Do you know where your water comes from? You probably just turn on the tap and there it is. Flush the toilet and off it goes. Most of us have no idea where our water comes from, or where our sewage goes.
At CAT we do things differently. We’re completely off-grid when it comes to water – we have no mains water supply or sewage treatment. So we have to think very carefully about how we use this precious resource.
Here’s how our water works.
Reduce, reduce, reduce!
We start by minimising the volume of water that we use. Low flush toilets, waterless urinals and compost toilets help by reducing the amount that gets flushed away. Low flow taps and water efficient shower heads mean less goes down the drain. Which of these things could you do at home?
So what’s left? We need it for drinking water, for hydro electric turbines and to power our cliff railway. Let’s focus on how we get it clean enough to drink, and how we treat the wastewater so it can be safely returned to the river that flows past CAT.
Good enough to drink
The CAT reservoir, which is nestled in the hills behind the visitor centre, holds most of the water used on site. It was created to directly power the machinery for the old quarry on which CAT is built. The other sources of CAT’s water are rainfall into the lakes, ponds and rainwater butts across the site.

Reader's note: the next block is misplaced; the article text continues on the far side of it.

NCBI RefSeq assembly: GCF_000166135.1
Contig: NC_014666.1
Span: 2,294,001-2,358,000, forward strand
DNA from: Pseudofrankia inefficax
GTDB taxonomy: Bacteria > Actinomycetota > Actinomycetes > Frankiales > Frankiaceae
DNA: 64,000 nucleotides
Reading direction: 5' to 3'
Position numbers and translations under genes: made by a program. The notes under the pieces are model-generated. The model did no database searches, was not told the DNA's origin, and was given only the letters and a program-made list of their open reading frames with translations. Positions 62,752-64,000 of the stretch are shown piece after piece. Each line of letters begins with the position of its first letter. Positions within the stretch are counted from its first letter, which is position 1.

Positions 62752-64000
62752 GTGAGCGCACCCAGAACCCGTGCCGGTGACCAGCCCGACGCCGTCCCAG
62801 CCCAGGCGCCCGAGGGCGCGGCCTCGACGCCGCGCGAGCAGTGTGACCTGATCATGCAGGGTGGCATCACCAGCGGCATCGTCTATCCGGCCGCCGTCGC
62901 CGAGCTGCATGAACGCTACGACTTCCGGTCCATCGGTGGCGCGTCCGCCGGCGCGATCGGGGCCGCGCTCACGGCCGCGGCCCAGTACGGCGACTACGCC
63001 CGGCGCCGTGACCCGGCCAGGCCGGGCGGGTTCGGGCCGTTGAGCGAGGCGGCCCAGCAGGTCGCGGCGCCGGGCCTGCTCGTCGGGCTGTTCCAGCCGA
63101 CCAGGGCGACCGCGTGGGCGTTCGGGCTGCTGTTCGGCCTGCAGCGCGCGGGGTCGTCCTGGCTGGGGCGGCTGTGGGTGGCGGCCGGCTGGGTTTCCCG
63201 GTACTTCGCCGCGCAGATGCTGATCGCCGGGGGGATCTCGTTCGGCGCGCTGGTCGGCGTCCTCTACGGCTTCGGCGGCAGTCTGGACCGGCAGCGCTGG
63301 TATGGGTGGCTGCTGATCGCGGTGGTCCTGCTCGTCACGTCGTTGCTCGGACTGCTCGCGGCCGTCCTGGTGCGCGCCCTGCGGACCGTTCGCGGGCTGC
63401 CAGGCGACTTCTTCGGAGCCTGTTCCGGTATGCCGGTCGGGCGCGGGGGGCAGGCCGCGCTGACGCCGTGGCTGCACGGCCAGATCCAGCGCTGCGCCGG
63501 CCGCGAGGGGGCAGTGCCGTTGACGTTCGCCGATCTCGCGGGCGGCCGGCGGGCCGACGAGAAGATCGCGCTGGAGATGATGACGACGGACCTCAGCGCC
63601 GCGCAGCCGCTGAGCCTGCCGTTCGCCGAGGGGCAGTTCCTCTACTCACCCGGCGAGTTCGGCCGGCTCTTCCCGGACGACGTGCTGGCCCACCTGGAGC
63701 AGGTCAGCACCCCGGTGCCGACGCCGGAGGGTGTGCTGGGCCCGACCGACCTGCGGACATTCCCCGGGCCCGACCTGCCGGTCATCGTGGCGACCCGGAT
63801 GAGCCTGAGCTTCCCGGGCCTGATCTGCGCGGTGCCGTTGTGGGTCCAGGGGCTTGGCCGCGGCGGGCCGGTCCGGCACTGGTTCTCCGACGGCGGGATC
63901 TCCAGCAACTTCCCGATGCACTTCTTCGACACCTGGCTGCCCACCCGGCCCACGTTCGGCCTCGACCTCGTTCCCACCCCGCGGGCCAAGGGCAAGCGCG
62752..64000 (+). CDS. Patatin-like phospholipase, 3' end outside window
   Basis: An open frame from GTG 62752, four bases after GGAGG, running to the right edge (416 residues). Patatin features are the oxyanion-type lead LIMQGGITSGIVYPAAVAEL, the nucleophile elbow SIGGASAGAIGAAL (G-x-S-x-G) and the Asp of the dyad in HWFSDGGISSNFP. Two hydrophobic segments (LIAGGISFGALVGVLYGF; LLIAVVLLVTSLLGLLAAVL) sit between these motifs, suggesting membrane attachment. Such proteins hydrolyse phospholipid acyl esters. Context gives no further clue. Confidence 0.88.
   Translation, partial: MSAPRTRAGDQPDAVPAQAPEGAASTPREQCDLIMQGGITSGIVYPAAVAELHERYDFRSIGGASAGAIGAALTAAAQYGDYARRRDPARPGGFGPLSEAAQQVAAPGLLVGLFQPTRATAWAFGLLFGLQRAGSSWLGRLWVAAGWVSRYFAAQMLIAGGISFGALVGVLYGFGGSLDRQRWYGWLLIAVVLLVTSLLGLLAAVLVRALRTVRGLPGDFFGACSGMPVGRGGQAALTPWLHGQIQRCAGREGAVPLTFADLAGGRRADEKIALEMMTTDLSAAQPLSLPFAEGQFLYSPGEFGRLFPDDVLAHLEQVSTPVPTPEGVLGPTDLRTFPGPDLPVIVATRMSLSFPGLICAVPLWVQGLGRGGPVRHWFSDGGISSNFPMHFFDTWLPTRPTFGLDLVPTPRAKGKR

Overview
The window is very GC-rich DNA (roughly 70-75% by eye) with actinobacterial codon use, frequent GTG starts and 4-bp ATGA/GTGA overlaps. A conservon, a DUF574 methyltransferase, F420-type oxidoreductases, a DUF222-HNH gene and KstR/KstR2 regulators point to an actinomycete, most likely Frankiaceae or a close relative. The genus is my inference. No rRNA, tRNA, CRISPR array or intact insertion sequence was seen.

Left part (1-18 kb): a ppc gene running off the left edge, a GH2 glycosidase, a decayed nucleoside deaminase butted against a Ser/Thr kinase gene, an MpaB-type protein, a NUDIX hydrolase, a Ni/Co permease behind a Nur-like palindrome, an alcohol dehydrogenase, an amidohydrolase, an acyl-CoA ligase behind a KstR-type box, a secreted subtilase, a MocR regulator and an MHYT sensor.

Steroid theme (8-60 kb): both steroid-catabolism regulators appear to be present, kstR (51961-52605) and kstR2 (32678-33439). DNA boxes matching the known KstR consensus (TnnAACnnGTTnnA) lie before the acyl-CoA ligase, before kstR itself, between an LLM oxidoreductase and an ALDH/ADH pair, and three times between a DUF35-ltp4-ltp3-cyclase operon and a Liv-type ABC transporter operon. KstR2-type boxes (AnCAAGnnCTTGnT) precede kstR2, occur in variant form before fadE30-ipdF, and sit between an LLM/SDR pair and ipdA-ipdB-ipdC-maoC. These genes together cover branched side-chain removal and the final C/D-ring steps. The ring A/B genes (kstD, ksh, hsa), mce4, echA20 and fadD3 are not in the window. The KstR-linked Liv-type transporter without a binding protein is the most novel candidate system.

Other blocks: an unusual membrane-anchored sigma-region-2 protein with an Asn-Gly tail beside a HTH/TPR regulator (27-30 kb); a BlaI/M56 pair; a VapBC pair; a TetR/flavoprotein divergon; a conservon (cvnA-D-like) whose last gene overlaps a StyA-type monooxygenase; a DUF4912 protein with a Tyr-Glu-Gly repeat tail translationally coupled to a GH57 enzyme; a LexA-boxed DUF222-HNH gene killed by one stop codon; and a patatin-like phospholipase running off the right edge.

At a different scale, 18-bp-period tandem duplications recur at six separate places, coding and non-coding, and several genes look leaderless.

The water is siphoned from the middle of the reservoir, using atmospheric pressure to force it up through a pipe. This method doesn’t use a pump, which ensures that the system is low-energy.
Water is then piped down the hill to CAT. Water to be used for drinking passes through slow sand filters to remove pollutants. While this process effectively removes pathogens, the water is later treated by ultraviolet (UV) purifiers to finish the job.
Managing the wastewater
Greywater and foul water from CAT flows into settlement tanks, where solids are separated from liquids. Solids are composted whilst liquids are passed into a series of reed beds which sit below the CAT site.
The reed beds clean the water through a combination of the micro-organisms in the reed beds, and the physical and chemical properties of the reeds.
After being passed through these beds, the now clean water is returned to the river below CAT, where it is joined by the water that has powered our hydro turbines, driven the cliff railway and heated a building through a water-source heat pump. All of it borrowed – and made to work very hard – on its way from the mountains to the sea.
Over the summer, we’ll be giving free guided tours of the CAT water systems so you can get a close-up look at some of these systems. Take a look at our events calendar for details of what’s on when.
If you’d like more in-depth info, the three courses mentioned above run back-to-back and can be booked as a package. Book two or more of these and we’ll give you 10% off. See courses.cat.org.uk for details, or call us 01654 704966.